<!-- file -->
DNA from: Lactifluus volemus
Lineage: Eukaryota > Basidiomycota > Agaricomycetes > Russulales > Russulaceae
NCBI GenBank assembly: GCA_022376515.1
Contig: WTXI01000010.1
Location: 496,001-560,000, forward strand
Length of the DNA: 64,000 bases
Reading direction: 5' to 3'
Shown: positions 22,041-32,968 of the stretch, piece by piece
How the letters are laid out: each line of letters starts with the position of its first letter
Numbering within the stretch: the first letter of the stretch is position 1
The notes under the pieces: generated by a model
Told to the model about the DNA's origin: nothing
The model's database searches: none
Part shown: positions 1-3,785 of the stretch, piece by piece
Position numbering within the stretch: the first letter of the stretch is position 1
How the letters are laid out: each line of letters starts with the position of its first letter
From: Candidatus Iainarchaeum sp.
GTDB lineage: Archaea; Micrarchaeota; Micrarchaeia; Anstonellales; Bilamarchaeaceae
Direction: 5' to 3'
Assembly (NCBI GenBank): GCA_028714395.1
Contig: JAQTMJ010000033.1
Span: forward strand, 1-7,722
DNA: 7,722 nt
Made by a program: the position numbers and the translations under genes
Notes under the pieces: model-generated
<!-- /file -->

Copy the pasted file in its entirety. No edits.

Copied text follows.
DNA from: Lactifluus volemus
Lineage: Eukaryota > Basidiomycota > Agaricomycetes > Russulales > Russulaceae
NCBI GenBank assembly: GCA_022376515.1
Contig: WTXI01000010.1
Location: 496,001-560,000, forward strand
Length of the DNA: 64,000 bases
Reading direction: 5' to 3'
Shown: positions 22,041-32,968 of the stretch, piece by piece
How the letters are laid out: each line of letters starts with the position of its first letter
Numbering within the stretch: the first letter of the stretch is position 1
The notes under the pieces: generated by a model
Told to the model about the DNA's origin: nothing
The model's database searches: none
Part shown: positions 1-3,785 of the stretch, piece by piece
Position numbering within the stretch: the first letter of the stretch is position 1
How the letters are laid out: each line of letters starts with the position of its first letter
From: Candidatus Iainarchaeum sp.
GTDB lineage: Archaea; Micrarchaeota; Micrarchaeia; Anstonellales; Bilamarchaeaceae
Direction: 5' to 3'
Assembly (NCBI GenBank): GCA_028714395.1
Contig: JAQTMJ010000033.1
Span: forward strand, 1-7,722
DNA: 7,722 nt
Made by a program: the position numbers and the translations under genes
Notes under the pieces: model-generated